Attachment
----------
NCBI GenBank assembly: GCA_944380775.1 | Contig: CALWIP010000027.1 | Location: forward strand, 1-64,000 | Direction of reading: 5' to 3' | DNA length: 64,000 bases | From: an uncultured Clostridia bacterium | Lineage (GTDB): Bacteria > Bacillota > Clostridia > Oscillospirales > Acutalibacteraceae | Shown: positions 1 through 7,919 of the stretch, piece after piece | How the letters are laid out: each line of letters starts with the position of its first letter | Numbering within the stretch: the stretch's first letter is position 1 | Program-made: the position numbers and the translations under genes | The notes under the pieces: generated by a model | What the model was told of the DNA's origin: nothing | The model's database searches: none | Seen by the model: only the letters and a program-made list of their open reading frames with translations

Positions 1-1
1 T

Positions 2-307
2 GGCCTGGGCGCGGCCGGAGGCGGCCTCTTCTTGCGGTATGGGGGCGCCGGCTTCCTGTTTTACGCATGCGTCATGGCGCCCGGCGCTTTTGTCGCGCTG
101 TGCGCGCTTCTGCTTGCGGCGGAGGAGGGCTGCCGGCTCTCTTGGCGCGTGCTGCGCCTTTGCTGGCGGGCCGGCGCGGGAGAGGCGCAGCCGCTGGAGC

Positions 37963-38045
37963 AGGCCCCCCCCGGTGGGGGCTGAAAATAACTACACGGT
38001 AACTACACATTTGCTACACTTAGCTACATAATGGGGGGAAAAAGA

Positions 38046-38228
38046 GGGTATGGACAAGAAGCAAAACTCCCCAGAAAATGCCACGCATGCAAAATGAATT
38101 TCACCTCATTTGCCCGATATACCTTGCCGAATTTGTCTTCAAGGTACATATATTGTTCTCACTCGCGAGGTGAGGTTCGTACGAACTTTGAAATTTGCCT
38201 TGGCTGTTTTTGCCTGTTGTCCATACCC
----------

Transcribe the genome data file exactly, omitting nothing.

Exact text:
NCBI GenBank assembly: GCA_944380775.1 | Contig: CALWIP010000027.1 | Location: forward strand, 1-64,000 | Direction of reading: 5' to 3' | DNA length: 64,000 bases | From: an uncultured Clostridia bacterium | Lineage (GTDB): Bacteria > Bacillota > Clostridia > Oscillospirales > Acutalibacteraceae | Shown: positions 1 through 7,919 of the stretch, piece after piece | How the letters are laid out: each line of letters starts with the position of its first letter | Numbering within the stretch: the stretch's first letter is position 1 | Program-made: the position numbers and the translations under genes | The notes under the pieces: generated by a model | What the model was told of the DNA's origin: nothing | The model's database searches: none | Seen by the model: only the letters and a program-made list of their open reading frames with translations

Positions 1-1
1 T

Positions 2-307
2 GGCCTGGGCGCGGCCGGAGGCGGCCTCTTCTTGCGGTATGGGGGCGCCGGCTTCCTGTTTTACGCATGCGTCATGGCGCCCGGCGCTTTTGTCGCGCTG
101 TGCGCGCTTCTGCTTGCGGCGGAGGAGGGCTGCCGGCTCTCTTGGCGCGTGCTGCGCCTTTGCTGGCGGGCCGGCGCGGGAGAGGCGCAGCCGCTGGAGC

Positions 37963-38045
37963 AGGCCCCCCCCGGTGGGGGCTGAAAATAACTACACGGT
38001 AACTACACATTTGCTACACTTAGCTACATAATGGGGGGAAAAAGA

Positions 38046-38228
38046 GGGTATGGACAAGAAGCAAAACTCCCCAGAAAATGCCACGCATGCAAAATGAATT
38101 TCACCTCATTTGCCCGATATACCTTGCCGAATTTGTCTTCAAGGTACATATATTGTTCTCACTCGCGAGGTGAGGTTCGTACGAACTTTGAAATTTGCCT
38201 TGGCTGTTTTTGCCTGTTGTCCATACCC